Literary Hub

On Breaking Down the Barrier Between YA and Adult Fiction

Even when I was in elementary and middle school, my parents never set limits on what I could read. I dipped liberally into their vast store of paperbacks, gorging on Jackie Collins and Dick Francis and Stephen King. At the same time, I was just a kid. I also wanted to read Judy Blume, The Hardy Boys, Madeleine L’Engle, S. E. Hinton, and other books that were outside the scope of my parents’ interest. I was a fast and voracious reader. Two books a day was de rigueur during my childhood, and my mother made a point of getting me to the library every week. Still, I’d constantly bump up against borrowing limits.

The bigger issue, however, was that there were a few older, stricter librarians who thought some of the books I wanted to take out from the adults’ section were inappropriate. My mother, who could be fierce, solved that problem for me (loudly and wonderfully). Now, as an adult, I don’t worry about my own kids reading books that are too mature for them. What I run across instead, are adults who look down on books that are marketed as Young Adult literature.

I’m not particularly interested in the debate over the merits of YA literature. That’s settled for me: the best YA books are some of the best books out there. What I am interested in, however, is how the border between books marketed for adults and books marketed as YA literature can be made more porous. I think readers don’t always understand that many books don’t fit neatly into one slot or the other. Books like Markus Zuzak’s The Book Thief was famously first marketed to adults before breaking out as an international sensation when it was pitched to the YA market. Counter that with Colm Toibin’s, Brooklyn, which featured a young woman as a protagonist but was emphatically aimed at the literary fiction market, or Delia Owens’ mega-hit, Where the Crawdads Sing, which is arguably a coming-of-age story even though it has dominated the adult bestseller lists.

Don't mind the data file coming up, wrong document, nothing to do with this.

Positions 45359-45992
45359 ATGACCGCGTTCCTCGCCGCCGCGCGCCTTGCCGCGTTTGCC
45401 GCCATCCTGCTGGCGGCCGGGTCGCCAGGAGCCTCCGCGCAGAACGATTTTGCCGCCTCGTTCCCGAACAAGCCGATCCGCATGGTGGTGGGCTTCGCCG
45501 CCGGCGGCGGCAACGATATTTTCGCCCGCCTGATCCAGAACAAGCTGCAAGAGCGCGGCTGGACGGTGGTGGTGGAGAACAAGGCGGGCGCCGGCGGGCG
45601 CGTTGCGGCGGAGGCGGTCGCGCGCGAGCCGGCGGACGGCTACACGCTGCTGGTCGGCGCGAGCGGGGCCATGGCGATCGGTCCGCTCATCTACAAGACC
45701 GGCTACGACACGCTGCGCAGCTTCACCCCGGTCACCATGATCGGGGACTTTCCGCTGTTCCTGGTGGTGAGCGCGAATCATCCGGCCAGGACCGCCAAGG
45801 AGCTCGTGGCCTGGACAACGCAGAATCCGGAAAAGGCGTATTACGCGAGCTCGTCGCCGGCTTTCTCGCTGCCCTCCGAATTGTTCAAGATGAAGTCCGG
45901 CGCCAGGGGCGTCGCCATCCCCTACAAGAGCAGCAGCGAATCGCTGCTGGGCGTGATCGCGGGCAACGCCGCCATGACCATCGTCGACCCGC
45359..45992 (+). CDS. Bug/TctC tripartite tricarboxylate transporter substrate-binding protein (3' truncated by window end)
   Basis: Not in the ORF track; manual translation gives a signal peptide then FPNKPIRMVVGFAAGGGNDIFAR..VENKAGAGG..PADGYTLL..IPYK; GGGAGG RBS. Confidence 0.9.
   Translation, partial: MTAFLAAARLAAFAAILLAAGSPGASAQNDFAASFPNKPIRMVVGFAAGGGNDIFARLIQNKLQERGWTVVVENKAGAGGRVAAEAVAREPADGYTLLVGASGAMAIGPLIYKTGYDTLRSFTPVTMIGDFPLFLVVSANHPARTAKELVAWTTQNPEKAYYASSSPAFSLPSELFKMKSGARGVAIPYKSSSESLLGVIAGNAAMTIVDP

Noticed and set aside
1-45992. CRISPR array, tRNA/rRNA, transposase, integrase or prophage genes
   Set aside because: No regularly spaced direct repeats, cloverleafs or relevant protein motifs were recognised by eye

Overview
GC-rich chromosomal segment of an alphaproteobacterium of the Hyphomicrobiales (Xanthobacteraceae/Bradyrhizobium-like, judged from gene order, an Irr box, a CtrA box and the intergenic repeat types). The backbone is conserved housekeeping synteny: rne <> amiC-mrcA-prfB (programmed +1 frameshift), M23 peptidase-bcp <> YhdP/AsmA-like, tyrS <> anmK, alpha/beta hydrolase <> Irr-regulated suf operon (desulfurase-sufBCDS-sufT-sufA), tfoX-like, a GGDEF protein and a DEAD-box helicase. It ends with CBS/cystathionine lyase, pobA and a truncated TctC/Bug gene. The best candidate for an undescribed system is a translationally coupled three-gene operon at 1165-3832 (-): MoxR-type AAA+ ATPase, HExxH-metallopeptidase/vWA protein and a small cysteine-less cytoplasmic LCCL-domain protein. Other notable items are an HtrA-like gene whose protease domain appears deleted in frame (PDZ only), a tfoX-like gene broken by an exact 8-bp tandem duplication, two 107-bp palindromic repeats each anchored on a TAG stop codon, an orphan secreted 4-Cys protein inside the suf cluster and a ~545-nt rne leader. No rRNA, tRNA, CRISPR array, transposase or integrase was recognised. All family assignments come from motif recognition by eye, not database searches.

The uncertainty of where a book should be placed—is it YA? Is it for adults?—neatly mirrors the shimmering fault lines between childhood and adulthood itself. My newest novel, Copperhead, explores the mistakes of a good kid whose stepfather is a white supremacist. It’s a book that explores race and class and violence. It’s a book that’s easily shelved in the literary fiction aisle—but it’s also, I hope, a book that young adults, and older teens could see themselves in and learn from. To that end, here are four coming-of-age stories that every adult should think about reading and sharing with a young adult in their lives:

Jesmyn Ward, Sing, Unburied, Sing

New York Times bestseller Jesmyn Ward is one of the brightest and best writers working today, and her two National Book Awards—one for Salvage the Bones, and one for Sing, Unburied, Sing—mean that I’m not exactly going out on a limb with that proclamation. One of Ward’s many strengths is that she doesn’t look away from hard truths, but neither does she look away from joy and beauty. Thirteen-year-old Jojo, who narrates part of the book, might not be able to expect an easy life, but Ward’s attention to him and insistence on emphasizing Jojo’s humanity before the harsh truths of the world have a chance to strip it away lifts this novel.

Angie Thomas The Hate U Give

Angie Thomas, The Hate U Give

The protagonist of Thomas’ The Hate U Give, Starr Carter, lives between two worlds, code-switching from her private, mostly white high school, and her mostly black and poor neighborhood. When an old friend is killed by a police officer and is portrayed as a drug-dealing menace, Starr is squeezed between impossible choices. I was introduced to this book by my own teen daughters who fought each other over who got to re-read the novel first. It’s a smart book that raises important questions about race and violence, but it’s worth reading just because it’s so compelling.

Rainbow Rowell, Fangirl 

Another book that entered my life because my one of my daughters foisted it on me, Fangirl is smart and sweet. Rowell’s protagonist, Cath, and her twin sister, used their fandom of the Simon Snow series (think Harry Potter) to get them through the rough patches of their childhoods. Now that it’s time for college, her sister is ready to move on—from Simon Snow and from Cath—and that leaves Cath adrift. Rowell is a charming and entertaining writer, and Fangirl is a good reminder that becoming an adult doesn’t mean you have to let go entirely of your childhood.

Justin Torres, We the Animals

Torres’ debut is easily gulped down in one sitting. And gulped is the right word, because that’s what it feels like reading We the Animals: like you’re trying to drink from a firehose. The narrator is only seven, but he is almost inseparable from his two older brothers despite their differences. Torres gives the reader a world of violence and betrayal, propelled by writing that is incandescent and propulsive. It’s an extremely short book, novella length, but it’s packed tight. 

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copperhead

Copperhead by Alexi Zentner is out now via Viking.

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